The Georgia Writers Association is pleased to announce that Natasha Trethewey is the winner of this year’s GAYA Lifetime Achievement Award. Trethewey was appointed United States Poet Laureate in 2012 and was awarded the Pulitzer Prize for poetry in 2007 for Native Guard. She received the Mississippi Governor’s Award for literary excellence in 2008 and was inducted into the Georgia Writer’s Hall of Fame in 2011. She served as poet laureate for Mississippi in 2012. Trethewey, author of five books, was nominated for a NAACP Image Award for Outstanding Literary Work for her poetry collection Thrall. Her work has appeared in the country’s most prestigious literary journals and anthologies, including The Best American Poetry in both 2000 and 2003. Trethewey, a resident of Decatur, is a professor of creative writing at Emory University and the Phillis Wheatley Distinguished Chair in Poetry.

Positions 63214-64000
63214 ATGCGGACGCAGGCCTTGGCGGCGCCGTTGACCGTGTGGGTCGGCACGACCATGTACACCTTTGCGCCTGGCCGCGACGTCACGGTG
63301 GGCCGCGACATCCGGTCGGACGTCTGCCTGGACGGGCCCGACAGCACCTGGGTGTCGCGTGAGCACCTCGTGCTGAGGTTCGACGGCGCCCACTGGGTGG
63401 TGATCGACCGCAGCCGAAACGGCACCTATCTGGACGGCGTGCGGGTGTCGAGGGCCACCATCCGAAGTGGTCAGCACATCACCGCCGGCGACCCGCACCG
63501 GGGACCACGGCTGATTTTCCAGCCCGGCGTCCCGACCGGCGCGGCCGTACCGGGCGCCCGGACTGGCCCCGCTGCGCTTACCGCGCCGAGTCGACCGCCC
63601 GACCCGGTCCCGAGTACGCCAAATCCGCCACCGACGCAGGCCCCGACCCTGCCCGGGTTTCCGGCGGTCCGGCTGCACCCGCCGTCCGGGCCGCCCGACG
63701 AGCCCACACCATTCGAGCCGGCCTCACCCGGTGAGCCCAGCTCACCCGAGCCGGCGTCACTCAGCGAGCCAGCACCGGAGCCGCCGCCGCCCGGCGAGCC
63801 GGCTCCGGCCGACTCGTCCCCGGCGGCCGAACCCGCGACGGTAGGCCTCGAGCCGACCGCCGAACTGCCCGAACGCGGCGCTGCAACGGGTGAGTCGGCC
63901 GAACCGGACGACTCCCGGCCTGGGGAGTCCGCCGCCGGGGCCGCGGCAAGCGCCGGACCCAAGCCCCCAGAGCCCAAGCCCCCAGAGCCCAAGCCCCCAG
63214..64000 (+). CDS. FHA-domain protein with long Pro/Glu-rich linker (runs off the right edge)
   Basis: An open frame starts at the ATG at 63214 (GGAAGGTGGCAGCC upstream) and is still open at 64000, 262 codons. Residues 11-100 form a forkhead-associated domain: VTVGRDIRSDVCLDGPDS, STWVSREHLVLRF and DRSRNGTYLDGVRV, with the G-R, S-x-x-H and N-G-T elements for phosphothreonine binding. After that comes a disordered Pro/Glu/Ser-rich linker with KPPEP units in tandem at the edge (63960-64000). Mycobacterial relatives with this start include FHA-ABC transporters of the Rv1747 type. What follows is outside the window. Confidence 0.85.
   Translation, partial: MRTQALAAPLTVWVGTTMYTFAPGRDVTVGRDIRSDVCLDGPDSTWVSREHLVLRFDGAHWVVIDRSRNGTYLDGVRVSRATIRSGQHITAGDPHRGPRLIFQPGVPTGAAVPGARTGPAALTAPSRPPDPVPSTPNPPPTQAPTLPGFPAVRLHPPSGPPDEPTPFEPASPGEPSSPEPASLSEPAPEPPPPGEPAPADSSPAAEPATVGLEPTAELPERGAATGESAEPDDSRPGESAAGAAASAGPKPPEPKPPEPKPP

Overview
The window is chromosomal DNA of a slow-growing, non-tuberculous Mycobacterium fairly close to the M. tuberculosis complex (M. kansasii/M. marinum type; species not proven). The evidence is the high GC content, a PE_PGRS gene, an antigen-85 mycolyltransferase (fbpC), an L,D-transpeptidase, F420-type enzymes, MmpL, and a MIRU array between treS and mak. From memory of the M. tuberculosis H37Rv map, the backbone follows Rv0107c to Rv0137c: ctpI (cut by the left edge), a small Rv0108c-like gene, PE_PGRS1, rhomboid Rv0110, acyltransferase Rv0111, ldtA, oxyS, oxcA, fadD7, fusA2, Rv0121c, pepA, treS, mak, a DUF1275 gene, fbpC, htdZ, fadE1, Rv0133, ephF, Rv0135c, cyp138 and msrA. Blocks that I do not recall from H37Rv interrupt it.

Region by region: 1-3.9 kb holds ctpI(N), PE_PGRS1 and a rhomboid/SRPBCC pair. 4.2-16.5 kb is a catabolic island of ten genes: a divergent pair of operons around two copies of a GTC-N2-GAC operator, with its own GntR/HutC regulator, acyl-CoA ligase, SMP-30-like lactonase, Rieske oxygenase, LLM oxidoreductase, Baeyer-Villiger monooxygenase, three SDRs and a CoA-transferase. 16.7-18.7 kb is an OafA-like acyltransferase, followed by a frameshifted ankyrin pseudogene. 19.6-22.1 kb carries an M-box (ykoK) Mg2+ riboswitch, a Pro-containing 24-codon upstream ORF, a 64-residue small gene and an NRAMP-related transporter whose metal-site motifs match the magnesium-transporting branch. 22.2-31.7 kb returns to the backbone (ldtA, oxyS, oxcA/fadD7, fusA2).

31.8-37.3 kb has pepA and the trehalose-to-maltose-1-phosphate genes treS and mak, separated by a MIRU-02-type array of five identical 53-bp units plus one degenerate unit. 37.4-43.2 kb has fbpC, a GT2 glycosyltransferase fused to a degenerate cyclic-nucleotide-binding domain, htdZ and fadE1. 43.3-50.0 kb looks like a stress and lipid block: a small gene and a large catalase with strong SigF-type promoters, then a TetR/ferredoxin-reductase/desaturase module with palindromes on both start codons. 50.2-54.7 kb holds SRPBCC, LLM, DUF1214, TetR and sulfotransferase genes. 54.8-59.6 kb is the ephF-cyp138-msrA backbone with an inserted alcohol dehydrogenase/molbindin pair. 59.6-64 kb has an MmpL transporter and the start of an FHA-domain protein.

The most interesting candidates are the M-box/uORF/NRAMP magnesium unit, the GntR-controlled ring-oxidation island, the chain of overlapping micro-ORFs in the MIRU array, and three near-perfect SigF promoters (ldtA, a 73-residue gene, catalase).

Robert Loveman (1864-1923), who realized fame as one of the greatest lyric poets of his time, is the winner of GAYA’s Posthumous Achievement Award. Loveman, who found his muse in the idyllic postbellum town of Dalton, GA, published seven volumes of poetry and garnered high praise from reviewers across the country. “Rain Song,” his best-known work, first appeared in Harper’s Magazine and was reprinted multiple times at home and abroad. Besides being included in a dozen anthologies, the poem was later set to music. Al Jolson sang a version of it in a Broadway musical and later performed the song in the country’s first talking motion picture. In 1922, Loveman’s poem “Georgia” was adopted as the official state song by the General Assembly. It would remain so until 1979 when it was replaced by Ray Charles’ “Georgia on My Mind.” In 1976, the Georgia Bicentennial Commission designated Loveman’s grave in Dalton as a historic site. The poet also has a marker placed in the Author’s Walk at “Wren’s Nest,” the Atlanta home of Joel Chandler Harris.
Tretheway and Loveman will be recognized at this year’s GAYA Awards Banquet. The ceremony is scheduled for June 7 at 6:00 p.m. at the KSU Center.